As a business owner, you understand how important bookkeeping is. The information a professional bookkeeper can provide will allow you to make informed decisions about your business. One piece of information your bookkeeper can provide is your company’s current gross margin or gross profit margin. Gross profit margin is a good yardstick for measuring how efficiently your company makes money from your products and services because it measures profit as a percentage of sales revenue. You can use your gross margin to compare your company’s profits to others that have different sales revenues.
Gross Margin Defined
Gross margin is the profit you’ve made after you subtract the direct costs of your products and services. It’s typically calculated as a percentage. A positive gross margin indicates that you have made back your costs and then some. A negative gross margin, on the other hand, means that it cost more to make your products than you made from selling them.
Essentially, the percentage is how much of a dollar you make as profit. For example, if your profit margin is 42%, you are making 42 cents for every dollar spent as profit. In other words, you spend $1 to sell your products, then make $1.42 from each sale. This means you paid back what you spent and made 42 cents in profit.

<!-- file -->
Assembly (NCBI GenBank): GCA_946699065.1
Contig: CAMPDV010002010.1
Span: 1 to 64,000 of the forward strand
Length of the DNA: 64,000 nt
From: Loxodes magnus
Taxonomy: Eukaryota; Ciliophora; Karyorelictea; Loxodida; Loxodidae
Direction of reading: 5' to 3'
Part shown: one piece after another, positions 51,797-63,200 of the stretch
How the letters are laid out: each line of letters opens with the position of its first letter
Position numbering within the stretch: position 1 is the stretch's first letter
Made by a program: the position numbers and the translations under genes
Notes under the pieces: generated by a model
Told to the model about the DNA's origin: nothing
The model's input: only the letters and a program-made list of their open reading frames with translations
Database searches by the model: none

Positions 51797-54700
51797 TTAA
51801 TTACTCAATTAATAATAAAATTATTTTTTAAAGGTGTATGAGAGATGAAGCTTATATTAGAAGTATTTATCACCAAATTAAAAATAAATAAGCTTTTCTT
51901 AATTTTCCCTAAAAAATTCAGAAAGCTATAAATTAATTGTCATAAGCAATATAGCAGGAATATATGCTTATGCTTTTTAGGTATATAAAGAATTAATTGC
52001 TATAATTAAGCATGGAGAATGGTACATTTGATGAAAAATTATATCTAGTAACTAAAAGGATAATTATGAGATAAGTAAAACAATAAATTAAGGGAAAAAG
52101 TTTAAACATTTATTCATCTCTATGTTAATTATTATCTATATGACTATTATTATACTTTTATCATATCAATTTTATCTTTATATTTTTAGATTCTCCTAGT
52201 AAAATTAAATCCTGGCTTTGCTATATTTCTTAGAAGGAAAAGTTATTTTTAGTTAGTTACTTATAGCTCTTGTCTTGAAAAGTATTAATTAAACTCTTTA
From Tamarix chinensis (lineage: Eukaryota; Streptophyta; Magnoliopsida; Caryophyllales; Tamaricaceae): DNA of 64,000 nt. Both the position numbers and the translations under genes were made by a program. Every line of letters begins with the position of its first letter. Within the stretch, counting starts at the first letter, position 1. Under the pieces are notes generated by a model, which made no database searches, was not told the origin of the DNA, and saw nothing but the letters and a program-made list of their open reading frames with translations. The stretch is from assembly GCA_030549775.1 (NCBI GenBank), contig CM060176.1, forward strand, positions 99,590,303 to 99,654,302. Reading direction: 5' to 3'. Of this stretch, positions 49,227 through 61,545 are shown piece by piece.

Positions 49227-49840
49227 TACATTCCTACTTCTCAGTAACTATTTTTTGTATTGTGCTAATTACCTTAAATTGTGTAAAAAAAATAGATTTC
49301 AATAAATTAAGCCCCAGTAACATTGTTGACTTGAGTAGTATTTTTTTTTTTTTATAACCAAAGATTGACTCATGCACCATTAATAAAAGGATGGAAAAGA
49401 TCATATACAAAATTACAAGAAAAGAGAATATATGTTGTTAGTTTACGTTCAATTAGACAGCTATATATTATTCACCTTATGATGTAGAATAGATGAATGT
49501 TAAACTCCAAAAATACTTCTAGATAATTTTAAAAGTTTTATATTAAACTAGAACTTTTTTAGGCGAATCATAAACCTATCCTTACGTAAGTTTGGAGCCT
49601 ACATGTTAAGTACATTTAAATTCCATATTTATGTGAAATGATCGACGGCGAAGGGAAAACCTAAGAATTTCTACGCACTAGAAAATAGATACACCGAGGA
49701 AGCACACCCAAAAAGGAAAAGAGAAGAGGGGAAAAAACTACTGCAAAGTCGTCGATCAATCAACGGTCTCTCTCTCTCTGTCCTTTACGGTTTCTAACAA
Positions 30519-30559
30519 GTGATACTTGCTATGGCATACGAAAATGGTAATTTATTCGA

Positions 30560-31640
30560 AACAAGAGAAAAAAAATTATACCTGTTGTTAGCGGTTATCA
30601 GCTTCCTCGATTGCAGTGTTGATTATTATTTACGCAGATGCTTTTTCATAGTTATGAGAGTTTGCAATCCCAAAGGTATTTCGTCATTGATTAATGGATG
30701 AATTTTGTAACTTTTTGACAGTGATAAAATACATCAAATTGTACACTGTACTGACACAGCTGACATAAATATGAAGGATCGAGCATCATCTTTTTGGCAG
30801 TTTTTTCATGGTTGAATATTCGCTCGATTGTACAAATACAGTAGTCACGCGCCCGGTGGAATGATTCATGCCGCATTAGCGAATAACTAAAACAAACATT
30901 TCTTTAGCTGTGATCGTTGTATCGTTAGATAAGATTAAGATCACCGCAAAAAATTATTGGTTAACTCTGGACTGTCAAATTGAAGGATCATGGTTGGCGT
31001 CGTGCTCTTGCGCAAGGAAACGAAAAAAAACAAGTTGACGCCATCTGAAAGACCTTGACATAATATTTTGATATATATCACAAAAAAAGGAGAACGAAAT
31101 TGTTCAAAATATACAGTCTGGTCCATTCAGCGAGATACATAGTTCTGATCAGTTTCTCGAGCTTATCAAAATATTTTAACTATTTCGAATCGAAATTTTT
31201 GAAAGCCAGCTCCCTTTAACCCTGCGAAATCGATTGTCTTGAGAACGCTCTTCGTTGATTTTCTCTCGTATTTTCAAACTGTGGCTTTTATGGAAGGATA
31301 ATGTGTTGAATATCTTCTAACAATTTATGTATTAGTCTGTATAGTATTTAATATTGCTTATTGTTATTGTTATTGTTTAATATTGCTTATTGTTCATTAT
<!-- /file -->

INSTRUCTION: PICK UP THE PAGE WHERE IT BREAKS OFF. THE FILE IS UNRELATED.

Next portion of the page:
Calculating Your Gross Profits
To calculate your gross margin, you first need to determine your gross profit. To do that, first add up all of your sales income. Next, add up all of your costs that are associated with manufacturing, procuring, and selling your products. Now that you have your gross profit, you can divide it by your total revenue. The resulting percentage is your gross margin.
Here’s an example. Say that your company made $100 million dollars in income. After subtracting out all of your expenses, you get a gross profit of $32 million. Divide 32 million by 100 million, and the result is 32%. That’s your gross margin.
Gross vs Net Profits
One important fact to remember is that gross margin is not your total profit. There are some indirect costs it does not take into account, such as taxes, licensing fees, and other expenses. Net margin or net profit deducts all of your expenses and costs from your revenue. It represents your true profit. Net margin, like gross margin, is very useful to business owners. Both percentages are useful when making decisions about your company.
What Information Can a Business Owner Gain from their Gross Margin?
Gross margin can provide business owners with a number of key insights that can be applied to maximize profits and minimize loss. First, it can tell you if your prices are too low, your costs too high, or both. If you have a very, very small profit margin, then you may not be charging enough for your products to fully offset your costs. You may also be paying too much for raw materials or for the manufacturing process.